September is World Alzheimer’s Month and World Alzheimer’s Day is September 21. What is the purpose of dedicating a day or a month to Alzheimer’s? It’s to raise awareness and to challenge the stigma. We will explore both in this blog. But first, let’s talk about the numbers and why dedicating a day or a month is so vital for living well with dementia.

Currently there are over 50 million people globally and more than 6 million Americans living with Alzheimer’s disease. Alzheimer’s disease is the most common form of dementia, and one of the leading causes of death in the United States.

The number of people impacted by Alzheimer’s is expected to grow exponentially over the next few decades as the baby boomers, the largest portion of the American population, grows older.

Based upon US Census Bureau projections the 80-plus population will increase by 500,000 in 2025, and by 1 million in 2027. Along with this growth in the older adult population we anticipate seeing exponential growth in Alzheimer’s disease and other causes of dementia.

Raise Awareness: Understanding Alzheimer’s Signs and Symptoms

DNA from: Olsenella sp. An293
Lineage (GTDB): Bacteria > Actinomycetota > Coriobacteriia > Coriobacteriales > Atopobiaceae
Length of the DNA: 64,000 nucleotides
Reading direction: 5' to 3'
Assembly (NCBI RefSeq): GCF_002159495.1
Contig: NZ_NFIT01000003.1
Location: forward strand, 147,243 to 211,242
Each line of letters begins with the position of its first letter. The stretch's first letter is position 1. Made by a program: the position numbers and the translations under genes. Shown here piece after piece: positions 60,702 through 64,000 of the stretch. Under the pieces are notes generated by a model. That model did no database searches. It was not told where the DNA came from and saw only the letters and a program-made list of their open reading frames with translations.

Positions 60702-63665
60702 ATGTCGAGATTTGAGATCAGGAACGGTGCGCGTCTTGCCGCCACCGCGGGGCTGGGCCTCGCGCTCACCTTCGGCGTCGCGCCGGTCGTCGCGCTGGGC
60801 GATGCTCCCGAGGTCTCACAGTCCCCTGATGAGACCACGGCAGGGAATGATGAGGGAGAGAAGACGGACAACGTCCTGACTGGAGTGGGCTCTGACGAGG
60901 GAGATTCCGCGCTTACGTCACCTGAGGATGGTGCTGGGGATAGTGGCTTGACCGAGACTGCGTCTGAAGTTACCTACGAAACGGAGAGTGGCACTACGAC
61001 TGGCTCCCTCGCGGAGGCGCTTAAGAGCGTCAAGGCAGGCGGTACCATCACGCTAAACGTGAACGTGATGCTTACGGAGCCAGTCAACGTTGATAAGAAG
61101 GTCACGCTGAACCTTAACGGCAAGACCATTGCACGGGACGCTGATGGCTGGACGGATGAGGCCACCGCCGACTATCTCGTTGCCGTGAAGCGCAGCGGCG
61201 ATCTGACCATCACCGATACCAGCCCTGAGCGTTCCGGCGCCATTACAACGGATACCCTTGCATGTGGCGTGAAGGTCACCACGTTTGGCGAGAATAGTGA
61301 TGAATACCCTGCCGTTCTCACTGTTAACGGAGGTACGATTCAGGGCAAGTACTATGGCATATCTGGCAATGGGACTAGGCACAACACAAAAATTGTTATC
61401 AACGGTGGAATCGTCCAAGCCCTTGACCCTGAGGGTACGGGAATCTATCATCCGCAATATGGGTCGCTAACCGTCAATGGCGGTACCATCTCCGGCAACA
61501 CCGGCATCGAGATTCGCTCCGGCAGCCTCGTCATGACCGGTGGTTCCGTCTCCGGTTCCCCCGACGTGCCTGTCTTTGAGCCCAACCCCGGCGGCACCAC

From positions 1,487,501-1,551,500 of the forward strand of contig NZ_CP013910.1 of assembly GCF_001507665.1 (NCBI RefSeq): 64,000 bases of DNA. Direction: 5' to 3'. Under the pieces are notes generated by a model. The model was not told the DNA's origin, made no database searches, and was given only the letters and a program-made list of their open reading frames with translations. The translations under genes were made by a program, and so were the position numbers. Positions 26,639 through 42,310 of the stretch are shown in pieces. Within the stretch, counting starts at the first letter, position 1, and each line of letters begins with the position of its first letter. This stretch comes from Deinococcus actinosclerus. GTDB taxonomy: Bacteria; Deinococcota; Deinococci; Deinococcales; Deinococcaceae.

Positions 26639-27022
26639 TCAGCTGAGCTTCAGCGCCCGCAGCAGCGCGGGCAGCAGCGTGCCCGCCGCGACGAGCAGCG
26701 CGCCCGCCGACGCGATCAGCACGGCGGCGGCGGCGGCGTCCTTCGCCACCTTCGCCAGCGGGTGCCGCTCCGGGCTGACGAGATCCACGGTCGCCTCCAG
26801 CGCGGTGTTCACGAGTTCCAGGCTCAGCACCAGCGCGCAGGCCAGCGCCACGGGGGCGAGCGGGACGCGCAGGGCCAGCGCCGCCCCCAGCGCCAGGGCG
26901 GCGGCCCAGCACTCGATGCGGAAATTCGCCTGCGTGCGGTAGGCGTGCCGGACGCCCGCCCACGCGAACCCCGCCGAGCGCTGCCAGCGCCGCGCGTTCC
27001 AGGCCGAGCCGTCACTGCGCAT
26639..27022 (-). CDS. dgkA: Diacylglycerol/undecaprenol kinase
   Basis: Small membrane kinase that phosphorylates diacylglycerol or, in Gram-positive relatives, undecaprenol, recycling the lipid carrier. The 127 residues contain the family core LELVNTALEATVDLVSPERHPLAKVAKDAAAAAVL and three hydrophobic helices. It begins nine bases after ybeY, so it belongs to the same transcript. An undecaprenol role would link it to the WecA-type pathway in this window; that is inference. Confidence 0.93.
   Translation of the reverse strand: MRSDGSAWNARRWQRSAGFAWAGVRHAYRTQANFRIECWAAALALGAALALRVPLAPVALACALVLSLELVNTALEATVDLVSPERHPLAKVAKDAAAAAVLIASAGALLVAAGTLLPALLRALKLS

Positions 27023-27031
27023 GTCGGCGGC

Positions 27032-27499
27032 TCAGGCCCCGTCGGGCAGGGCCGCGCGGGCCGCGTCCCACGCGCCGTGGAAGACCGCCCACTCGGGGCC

It can be difficult to discern the symptoms of Alzheimer’s/dementia from cognitive changes associated with normal aging; however, it’s something everyone should know. To be clear, dementia is not a normal part of aging. Alzheimer’s is a disease that people of all ages can experience but is more prevalent in those 65 and older.

Normal cognitive changes related to aging may include a slight decline in memory, speed of processing, or attention. But a key differentiator is these changes related to aging don’t have a significant impact on one’s ability to perform daily activities independently. For example, someone may occasionally forget a word or a name, but they can routinely recall the names of those who are familiar to them. They may occasionally forget where they placed something or what they went into a room to retrieve, but they don’t routinely forget where they parked their car, or they don’t routinely forget what they went to the store to purchase.

Bottom line is, as a rule of thumb, Alzheimer’s disease interferes with a person’s ability to engage safely and independently in daily life activities whereas normal aging doesn’t.

Watching for the subtle, early signs of dementia is important because Alzheimer’s often comes on gradually. What to watch for:

  • A decline in memory, reasoning, attention, problem solving, judgement, time management, or new learning.